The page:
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How to Define Your Company Culture with a Common Language

By Candace Coleman, CultureWise Content Manager

Many executives spend time honing core values they want their employees to embrace and reflect. This undertaking usually involves creating a list of “concept words” like honor, quality, and teamwork and then making them visible companywide to inspire their people.

Developing a set of guiding principles can formalize what a company stands for and be a basis for its corporate culture.

But if leaders were to ask employees for their definitions of these terms, they’re likely to get all kinds of answers. That’s because values are abstract ideas that can signify many things to different people. For example, a person’s background and experiences can play a large part in how they perceive a word like “honor.”

When it comes to aligning a team and bringing out the best in every employee, core values aren’t enough.

Shifting from Values to Behaviors

The goal of establishing company values is for employees to reflect the qualities that their CEO is passionate about. But for staff to understand their thinking and live up to these values, leaders need to do more than frame them on the walls. They should explain what these principles look like in action. 

If they take the time to do that, they’re no longer talking about values—they’re describing behaviors. And now they’re on to something.

Values are inspirational, but behaviors are the real essence of a company’s culture.   

It’s much more effective for leaders to think beyond values and determine how they want their team to act as they represent their company. After identifying these behaviors, they need to define them so that everyone in the organization understands them the same way. In so doing, they’ll develop a common language that describes how their people should operate and why.

Once established, a common language eliminates confusion and misinterpretation of values and creates clarity around a leader’s expectations and goals.

As author and business development expert Kevin Allen tells leaders, the language they develop “offers rich opportunities to codify and crystallize what your company is about, and what your company seeks.”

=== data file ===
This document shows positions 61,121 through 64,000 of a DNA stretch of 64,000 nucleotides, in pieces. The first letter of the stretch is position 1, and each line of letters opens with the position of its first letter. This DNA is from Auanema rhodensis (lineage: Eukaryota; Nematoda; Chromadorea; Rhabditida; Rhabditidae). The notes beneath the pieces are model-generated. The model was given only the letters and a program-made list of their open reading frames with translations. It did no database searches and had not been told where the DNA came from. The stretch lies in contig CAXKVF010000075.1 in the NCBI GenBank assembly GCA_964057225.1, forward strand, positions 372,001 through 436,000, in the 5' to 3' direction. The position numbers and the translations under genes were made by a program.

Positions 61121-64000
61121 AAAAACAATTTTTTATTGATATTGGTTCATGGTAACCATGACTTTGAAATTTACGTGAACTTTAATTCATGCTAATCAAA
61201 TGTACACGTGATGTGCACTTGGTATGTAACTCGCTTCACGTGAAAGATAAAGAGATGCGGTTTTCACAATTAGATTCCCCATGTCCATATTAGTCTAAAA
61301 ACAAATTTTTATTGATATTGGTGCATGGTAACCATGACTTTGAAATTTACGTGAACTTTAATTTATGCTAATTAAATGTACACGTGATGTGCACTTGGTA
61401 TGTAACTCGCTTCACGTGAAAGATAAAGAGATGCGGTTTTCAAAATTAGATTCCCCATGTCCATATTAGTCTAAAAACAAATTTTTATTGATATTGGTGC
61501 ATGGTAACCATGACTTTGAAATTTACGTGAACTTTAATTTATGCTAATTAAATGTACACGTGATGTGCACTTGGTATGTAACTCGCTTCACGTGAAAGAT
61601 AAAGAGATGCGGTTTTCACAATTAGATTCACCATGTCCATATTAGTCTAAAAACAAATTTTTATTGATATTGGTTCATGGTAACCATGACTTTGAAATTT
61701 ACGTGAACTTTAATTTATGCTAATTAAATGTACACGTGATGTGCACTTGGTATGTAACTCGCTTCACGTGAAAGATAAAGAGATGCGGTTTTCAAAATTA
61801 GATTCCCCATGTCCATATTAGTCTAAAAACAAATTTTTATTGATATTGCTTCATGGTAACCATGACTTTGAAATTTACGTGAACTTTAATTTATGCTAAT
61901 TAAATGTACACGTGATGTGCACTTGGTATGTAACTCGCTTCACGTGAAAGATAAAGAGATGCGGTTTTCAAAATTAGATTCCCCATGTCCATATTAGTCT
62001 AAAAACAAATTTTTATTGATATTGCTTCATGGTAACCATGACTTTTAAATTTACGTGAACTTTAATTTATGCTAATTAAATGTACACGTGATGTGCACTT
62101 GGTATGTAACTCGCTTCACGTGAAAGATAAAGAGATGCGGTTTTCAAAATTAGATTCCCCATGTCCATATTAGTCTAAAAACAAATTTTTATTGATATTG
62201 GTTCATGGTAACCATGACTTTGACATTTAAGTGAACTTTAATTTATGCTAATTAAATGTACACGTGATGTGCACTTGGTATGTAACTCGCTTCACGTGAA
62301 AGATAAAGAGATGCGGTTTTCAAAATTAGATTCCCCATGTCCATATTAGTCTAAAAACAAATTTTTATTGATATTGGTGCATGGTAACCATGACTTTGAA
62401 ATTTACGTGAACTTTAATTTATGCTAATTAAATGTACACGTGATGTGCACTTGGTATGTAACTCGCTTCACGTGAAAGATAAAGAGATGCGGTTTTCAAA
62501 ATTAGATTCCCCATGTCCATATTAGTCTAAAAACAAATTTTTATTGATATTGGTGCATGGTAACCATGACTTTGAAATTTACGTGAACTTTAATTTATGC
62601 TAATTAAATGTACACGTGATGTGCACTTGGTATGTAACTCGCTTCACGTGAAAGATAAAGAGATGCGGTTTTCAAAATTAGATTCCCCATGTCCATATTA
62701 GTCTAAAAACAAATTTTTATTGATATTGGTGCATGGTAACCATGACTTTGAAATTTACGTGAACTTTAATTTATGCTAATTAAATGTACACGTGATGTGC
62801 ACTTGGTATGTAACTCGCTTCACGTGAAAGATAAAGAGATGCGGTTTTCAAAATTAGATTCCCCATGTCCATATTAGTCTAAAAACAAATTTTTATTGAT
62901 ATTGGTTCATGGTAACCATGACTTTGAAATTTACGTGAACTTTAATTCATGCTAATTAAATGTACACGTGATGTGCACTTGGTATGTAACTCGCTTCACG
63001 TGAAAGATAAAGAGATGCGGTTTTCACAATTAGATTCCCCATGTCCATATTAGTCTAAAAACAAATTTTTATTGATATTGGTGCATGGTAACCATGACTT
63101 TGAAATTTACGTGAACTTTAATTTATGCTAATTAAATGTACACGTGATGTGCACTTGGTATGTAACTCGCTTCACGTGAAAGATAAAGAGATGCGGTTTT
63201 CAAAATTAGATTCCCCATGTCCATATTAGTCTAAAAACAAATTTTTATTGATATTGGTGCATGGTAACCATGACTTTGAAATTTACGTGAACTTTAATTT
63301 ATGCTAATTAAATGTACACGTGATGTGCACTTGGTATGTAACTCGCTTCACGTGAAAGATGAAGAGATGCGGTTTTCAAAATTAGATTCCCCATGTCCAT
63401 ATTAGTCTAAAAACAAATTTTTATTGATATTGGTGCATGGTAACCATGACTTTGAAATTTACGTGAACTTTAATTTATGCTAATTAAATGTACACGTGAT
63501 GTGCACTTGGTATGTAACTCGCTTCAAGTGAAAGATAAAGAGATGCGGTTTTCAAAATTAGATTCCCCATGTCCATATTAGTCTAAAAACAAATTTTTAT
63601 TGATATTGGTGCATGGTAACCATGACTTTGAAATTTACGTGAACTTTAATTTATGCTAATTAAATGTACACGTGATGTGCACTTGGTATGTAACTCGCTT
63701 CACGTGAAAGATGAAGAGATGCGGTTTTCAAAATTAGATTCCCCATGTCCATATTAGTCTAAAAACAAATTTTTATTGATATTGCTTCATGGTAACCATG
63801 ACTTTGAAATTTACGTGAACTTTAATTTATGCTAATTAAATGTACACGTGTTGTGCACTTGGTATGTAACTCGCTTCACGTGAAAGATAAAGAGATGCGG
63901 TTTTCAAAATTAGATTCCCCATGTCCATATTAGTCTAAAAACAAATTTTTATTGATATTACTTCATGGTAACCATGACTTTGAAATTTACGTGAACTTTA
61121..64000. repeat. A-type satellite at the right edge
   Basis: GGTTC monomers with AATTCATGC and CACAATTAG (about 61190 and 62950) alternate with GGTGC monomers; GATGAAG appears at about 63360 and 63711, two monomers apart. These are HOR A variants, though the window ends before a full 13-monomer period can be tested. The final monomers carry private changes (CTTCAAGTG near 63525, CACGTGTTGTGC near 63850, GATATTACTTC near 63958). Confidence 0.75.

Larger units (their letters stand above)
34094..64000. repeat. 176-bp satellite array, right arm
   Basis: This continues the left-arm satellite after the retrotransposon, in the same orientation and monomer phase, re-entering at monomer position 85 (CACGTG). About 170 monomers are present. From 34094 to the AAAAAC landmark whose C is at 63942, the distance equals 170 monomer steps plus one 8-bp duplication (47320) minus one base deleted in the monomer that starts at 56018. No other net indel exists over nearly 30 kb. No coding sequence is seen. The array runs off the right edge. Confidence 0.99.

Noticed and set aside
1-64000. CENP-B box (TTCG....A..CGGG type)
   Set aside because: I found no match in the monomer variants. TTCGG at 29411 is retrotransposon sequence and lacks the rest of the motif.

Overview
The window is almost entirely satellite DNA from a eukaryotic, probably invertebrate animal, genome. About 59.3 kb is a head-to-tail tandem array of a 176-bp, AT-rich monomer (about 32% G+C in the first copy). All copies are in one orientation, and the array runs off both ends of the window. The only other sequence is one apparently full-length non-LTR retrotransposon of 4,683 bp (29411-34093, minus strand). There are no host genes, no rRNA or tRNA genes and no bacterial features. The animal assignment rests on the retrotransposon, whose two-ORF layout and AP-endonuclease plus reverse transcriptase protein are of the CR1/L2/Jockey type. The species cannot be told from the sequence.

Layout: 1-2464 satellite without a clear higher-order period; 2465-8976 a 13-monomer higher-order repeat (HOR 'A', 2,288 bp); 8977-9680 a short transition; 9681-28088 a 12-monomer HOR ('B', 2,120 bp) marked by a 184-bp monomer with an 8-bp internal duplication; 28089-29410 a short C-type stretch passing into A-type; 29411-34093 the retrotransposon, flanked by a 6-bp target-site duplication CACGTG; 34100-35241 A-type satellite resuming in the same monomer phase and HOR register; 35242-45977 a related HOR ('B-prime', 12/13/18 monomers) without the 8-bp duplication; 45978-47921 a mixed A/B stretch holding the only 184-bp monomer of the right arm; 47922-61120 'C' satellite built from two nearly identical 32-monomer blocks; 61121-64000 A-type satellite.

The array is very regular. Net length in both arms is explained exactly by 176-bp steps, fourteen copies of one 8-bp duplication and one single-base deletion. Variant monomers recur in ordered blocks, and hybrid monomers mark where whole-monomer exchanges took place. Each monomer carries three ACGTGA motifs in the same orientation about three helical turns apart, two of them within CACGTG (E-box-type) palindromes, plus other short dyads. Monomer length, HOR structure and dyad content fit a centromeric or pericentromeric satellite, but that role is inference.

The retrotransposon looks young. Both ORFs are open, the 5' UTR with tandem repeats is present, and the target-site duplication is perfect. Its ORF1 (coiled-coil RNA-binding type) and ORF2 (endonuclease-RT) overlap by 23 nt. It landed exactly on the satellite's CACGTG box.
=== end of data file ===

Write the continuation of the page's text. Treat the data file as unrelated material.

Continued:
How Do You Create a Language?

The point of developing a common language is to articulate the behaviors that will build the company envisioned by its chief executive. It’s not a task the leader should delegate to others because it’s based on their personal insight and perspective. But they also don’t have to do it alone.

A reasonable approach would be for the CEO to assemble a senior leadership team to ask for their contributions. Author and CultureWise Founder David Friedman describes how he goes through this process in his book, Culture by Design. He recommends pulling together a group of five to eight people—or enough to get some dialogue and discussion going and to get various ideas on the table.

But he cautions leaders to be clear to everyone that it’s not a group decision. The team is lending ideas, but the person at the top ultimately decides upon the language. That’s part of what makes it so powerful.

With that understanding, the group should have two goals:

  1. Determine a list of behaviors that will enable employees and the organization to thrive
  2. Define those behaviors in a way that everyone on staff can relate to and perform them
Making a List of Behaviors

The leader should ask the group to consider operational goals and then think about the kind of conduct and attitudes it would take to achieve them.

Friedman advises leaders to temporarily set aside any “legacy materials,” such as the company’s formal vision, mission, and core values during this exercise. Beginning with a clean slate, he says, will allow the group to think more freely.

Throughout the brainstorming session, the team should be talking about:

  • The things that, if done more consistently, would make the company exceptional
  • Current unproductive or even destructive behaviors and what should replace them
  • Identifying the behaviors exhibited by outstanding team members

The list should include:

  • Areas of conduct that are currently helping the company succeed
  • Aspirational behaviors that will take the company even higher

Friedman suggests that it may be helpful to sort the list into four categories:

  1. How we work with customers
  2. How we work with each other
  3. How we do our own work
  4. Our attitude

The group should bear in mind that the behaviors should be actions, not ideas. For instance, instead of “Integrity,” the behavior’s title could be “Do the Right Thing, Always.” Or “Demonstrate a Passion for Excellence” is much easier for people to visualize than merely saying “Quality.”

Describing the Behaviors

Once the list is established, the behaviors must be fine-tuned and defined to be explicit yet universal. Two to four sentences are usually sufficient to explain what each behavior means.

One of the examples Friedman uses in his book is:

HONOR COMMITMENTS. Do what you say you’re going to do, when you say you’re going to do it. This includes being on time for all phone calls, appointments, and meetings. If a commitment can’t be fulfilled, notify others early and agree upon a new deliverable to be honored.